Light sweet crude for the January delivery surged 1.09 percent or 95 cents to $87.87 a barrel in electronic trading on the New York Mercantile Exchange during the Asian trading hours. Brent crude oil futures for the January delivery gained 0.73 percent or 80 cents to $109.75 a barrel on the ICE futures exchange in London.
Oil prices advanced as the fighting between Israel and Palestine continues to escalate, raising concerns over supply disruptions. Israel continued to bomb Palestinian militant targets in Gaza, including the media operations of Hamas, from the sea and air on the fifth day. At least 11 Palestinian civilians including women and four small children were killed in an Israeli air strike Sunday.
“The market is concerned about an escalation to the conflict in Israel. Nervousness about the Middle East is forcing the hand of a few short positions or wagers on falling prices,” Jonathan Barratt, the chief executive officer of Barratt’s Bulletin, a commodity newsletter in Sydney, told Bloomberg.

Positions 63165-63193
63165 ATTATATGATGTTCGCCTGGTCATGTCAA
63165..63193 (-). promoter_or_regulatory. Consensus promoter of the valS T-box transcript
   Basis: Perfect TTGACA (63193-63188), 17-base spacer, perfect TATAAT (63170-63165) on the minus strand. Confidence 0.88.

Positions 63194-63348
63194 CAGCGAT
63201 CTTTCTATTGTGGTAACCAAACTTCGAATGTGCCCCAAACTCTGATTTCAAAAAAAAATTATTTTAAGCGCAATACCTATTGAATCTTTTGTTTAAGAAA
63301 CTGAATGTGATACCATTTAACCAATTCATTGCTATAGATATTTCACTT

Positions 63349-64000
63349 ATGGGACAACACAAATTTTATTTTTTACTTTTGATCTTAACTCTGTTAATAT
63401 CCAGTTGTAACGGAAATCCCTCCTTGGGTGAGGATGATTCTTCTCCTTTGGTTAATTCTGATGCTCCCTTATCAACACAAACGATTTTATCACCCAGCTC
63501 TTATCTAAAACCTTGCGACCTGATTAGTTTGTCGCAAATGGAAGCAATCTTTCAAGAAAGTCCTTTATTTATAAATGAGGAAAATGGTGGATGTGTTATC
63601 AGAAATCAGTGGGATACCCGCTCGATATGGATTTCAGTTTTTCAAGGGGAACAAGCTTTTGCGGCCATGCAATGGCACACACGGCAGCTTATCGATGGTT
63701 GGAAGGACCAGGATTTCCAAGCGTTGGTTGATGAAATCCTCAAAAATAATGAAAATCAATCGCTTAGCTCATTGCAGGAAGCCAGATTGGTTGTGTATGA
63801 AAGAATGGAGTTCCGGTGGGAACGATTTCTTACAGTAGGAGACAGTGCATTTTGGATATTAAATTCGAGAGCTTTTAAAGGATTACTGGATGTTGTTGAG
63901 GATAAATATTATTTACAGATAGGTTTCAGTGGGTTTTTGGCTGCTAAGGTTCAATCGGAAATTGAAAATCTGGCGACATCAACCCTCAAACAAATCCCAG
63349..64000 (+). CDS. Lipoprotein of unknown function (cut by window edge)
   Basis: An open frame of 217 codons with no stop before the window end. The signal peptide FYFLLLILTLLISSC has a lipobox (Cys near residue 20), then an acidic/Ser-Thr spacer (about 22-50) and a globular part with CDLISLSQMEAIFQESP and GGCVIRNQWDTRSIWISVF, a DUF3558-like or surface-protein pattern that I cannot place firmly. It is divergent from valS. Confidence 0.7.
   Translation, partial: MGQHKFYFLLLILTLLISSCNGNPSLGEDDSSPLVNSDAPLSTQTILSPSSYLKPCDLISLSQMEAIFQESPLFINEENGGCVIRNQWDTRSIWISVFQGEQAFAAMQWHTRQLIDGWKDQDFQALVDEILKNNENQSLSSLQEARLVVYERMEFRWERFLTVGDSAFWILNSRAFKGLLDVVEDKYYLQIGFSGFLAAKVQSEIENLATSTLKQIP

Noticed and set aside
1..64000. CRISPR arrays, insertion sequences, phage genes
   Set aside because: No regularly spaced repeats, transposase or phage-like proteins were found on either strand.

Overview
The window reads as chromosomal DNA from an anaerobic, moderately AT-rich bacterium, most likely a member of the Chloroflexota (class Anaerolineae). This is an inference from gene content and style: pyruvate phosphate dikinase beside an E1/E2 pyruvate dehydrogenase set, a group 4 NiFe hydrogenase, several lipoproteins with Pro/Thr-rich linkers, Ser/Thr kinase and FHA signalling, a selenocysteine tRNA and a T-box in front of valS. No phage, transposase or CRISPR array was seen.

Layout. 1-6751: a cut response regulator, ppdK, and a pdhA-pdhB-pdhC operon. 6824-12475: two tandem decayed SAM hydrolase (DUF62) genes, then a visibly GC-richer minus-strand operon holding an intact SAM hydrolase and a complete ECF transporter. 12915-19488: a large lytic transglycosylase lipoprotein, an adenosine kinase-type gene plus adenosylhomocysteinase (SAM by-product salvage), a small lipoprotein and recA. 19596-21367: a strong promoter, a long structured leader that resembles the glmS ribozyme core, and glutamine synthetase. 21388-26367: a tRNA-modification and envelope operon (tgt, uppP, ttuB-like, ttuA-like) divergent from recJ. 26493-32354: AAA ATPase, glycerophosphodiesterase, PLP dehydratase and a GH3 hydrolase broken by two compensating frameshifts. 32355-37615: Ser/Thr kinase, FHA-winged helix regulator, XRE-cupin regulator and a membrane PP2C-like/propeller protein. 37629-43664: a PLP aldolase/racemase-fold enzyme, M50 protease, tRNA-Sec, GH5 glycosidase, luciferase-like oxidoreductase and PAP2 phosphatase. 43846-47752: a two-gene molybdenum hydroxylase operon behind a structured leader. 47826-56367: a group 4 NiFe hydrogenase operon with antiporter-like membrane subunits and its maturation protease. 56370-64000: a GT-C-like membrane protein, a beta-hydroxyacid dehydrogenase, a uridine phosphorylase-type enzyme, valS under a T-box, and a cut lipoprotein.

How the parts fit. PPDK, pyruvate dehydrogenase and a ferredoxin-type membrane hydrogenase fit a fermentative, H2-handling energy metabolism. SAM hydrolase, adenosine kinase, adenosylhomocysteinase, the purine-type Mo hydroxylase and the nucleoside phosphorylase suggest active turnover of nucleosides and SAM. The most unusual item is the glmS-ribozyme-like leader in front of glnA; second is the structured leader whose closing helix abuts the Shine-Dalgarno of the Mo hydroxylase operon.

Sentiment was also supported on hopes that U.S. lawmakers will soon arrive at a consensus to avoid the "fiscal cliff," a set of spending cuts and tax increases that will automatically take effect beginning of next year and threaten to push the U.S. back into recession unless the government takes steps to prevent it.
“On the US fiscal cliff, there is hope that the White House and the Republicans may find common ground and avoid the political brinksmanship that led America to lose one of its triple-A debt rating in August 2011. President Barack Obama may yet get an agreement from the Republicans to extend tax cut for most Americans except the top income earners,” DBS Bank Ltd said in a note.
On Friday, light sweet crude for the January delivery gained 1.2 percent or $1.05 and settled at $86.92 a barrel on the New York Mercantile Exchange while Brent crude for the January delivery advanced 0.87 percent or 94 cents to settle at $108.95 a barrel.